AL HAMNIK: Bulls winning mind games as well

2014-03-17T18:30:00Z 2014-03-21T20:22:10Z AL HAMNIK: Bulls winning mind games as wellAl Hamnik Times Columnist
March 17, 2014 6:30 pm  • 

CHICAGO | They say the uniform makes the man in the military.

But playing for the Bulls is as different as Adam Sandler and the Academy Awards.

A Bulls uniform does not automatically transform players into great shooters and great defenders who leave it all on the court.

It's a mindset that's embraced when they sign a contract to play for coach Tom Thibodeau.

There is no fine print to read. Just bring it, baby.

Indiana Pacers' president Larry Bird told me the Bulls are "gamers" who play "full steam ahead" every night, win or lose.

Having the toughness of a Navy SEAL is key.

"You can't get here without having great talent. It's a big part of the league," Thibodeau said. "But the really special players who have both -- like (Michael) Jordan, (Patrick) Ewing, Bill Russell, Larry Bird -- you hear them talk about all the trials and tribulations you have to go through.

"You need the will and determination to overcome things that are in your way. In this league, you're gonna be challenged every day."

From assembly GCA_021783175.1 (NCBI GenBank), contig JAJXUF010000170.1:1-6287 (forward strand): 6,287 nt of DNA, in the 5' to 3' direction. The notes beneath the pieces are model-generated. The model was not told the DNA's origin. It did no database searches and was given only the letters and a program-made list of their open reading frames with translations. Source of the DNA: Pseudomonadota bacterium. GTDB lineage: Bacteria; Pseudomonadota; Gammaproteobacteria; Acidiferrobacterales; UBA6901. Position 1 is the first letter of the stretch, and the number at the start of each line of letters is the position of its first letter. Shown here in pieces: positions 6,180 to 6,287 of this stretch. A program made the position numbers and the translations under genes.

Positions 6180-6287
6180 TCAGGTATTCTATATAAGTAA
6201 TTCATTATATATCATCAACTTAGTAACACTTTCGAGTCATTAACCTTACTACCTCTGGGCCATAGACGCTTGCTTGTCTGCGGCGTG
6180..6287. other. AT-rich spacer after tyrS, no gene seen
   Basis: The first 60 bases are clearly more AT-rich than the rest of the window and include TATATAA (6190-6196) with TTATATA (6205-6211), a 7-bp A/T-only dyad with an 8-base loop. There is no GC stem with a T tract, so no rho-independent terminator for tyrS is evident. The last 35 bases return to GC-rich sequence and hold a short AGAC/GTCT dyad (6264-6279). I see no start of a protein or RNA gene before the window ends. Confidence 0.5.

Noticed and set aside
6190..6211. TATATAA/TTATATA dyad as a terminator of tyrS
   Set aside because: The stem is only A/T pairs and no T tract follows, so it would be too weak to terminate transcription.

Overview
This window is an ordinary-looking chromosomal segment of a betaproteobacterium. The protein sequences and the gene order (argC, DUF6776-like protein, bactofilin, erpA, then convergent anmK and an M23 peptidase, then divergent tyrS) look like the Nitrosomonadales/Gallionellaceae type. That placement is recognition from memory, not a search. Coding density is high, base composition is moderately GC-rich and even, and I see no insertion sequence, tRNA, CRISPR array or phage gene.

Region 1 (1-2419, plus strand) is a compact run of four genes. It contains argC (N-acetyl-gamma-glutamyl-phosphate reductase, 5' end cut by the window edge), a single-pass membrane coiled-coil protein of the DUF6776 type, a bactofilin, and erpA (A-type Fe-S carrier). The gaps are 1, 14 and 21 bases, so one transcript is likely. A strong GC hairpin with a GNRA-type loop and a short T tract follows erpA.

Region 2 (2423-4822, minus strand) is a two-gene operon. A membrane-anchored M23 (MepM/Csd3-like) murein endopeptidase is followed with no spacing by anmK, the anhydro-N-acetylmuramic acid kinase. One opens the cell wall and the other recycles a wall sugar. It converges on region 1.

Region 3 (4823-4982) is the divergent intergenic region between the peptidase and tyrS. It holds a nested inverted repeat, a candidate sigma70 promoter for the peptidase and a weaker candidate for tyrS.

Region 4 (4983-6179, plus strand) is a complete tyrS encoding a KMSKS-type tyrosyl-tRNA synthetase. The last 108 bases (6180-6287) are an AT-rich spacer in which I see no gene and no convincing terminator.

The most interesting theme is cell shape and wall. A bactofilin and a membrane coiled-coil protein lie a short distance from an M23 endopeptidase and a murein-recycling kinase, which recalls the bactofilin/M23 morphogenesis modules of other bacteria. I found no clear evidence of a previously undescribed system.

The Bulls and Oklahoma City squared off Monday night, two franchises that mirror each other in their approach to the game.

"Whether you're a first-year player or 10-year player or 15-year player; whether you're a star, an MVP type, a role player or an end of the bench guy; everyone gets challenged and that's what brings the best out of people," Thibodeau said.

"That's what makes this league so special."

Bird isn't one to publicly throw a bouquet of roses at opponents, but even the former Celtics great enjoys watching the Bulls in action.

"I was in Boston (as an assistant) for a good chunk of Bird's career. He had it. He had it," Thibodeau said of putting your foot on a rival's throat and not letting up. "Jordan had it here. When you talk to those guys, you understand why.

"Their thing was 'prepare yourself to play big minutes. Never show your opponent any signs of physical or mental weakness.' When your leaders show that, it filters down through your team."

'Tibs' said he loves hearing stories from former Bulls guard John Paxson, now vice-president of basketball operations, about how driven Jordan was and how unmercifully he pushed teammates.

"That's what's necessary to win a championship," Thibodeau said. "So, hopefully, we have it. We try to bring it every night.

"You build that habit. You can't pick and choose. You got to bring it every day."

Circle these names: Noah, Butler, Gibson, Dunleavy, Hinrich, Augustin, Snell, Thibodeau.

Sore neck? There's eight reasons.

This column solely represents the writer's opinion. Reach him at

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